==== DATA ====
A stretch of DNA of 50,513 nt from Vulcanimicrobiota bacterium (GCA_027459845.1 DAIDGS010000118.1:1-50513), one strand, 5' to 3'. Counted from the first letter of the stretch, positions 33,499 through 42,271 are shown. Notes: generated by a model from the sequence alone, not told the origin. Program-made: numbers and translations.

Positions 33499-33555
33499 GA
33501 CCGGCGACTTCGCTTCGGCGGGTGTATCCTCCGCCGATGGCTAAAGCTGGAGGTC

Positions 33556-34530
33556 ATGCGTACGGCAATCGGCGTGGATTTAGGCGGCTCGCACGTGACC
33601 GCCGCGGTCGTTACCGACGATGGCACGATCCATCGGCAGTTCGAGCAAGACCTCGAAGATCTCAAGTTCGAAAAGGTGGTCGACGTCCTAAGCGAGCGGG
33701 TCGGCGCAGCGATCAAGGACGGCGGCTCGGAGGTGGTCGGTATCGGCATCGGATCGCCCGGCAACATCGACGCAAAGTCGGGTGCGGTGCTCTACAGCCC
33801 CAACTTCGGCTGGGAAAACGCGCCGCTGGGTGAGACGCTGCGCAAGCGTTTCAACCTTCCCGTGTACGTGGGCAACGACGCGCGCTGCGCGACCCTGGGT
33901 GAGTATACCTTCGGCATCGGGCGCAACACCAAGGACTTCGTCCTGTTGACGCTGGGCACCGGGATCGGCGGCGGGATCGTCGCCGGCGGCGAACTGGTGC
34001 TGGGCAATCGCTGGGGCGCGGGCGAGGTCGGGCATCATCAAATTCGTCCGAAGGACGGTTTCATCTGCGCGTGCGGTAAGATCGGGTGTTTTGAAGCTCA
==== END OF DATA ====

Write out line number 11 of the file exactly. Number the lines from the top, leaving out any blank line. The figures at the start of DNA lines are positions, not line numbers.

34001 TGGGCAATCGCTGGGGCGCGGGCGAGGTCGGGCATCATCAAATTCGTCCGAAGGACGGTTTCATCTGCGCGTGCGGTAAGATCGGGTGTTTTGAAGCTCA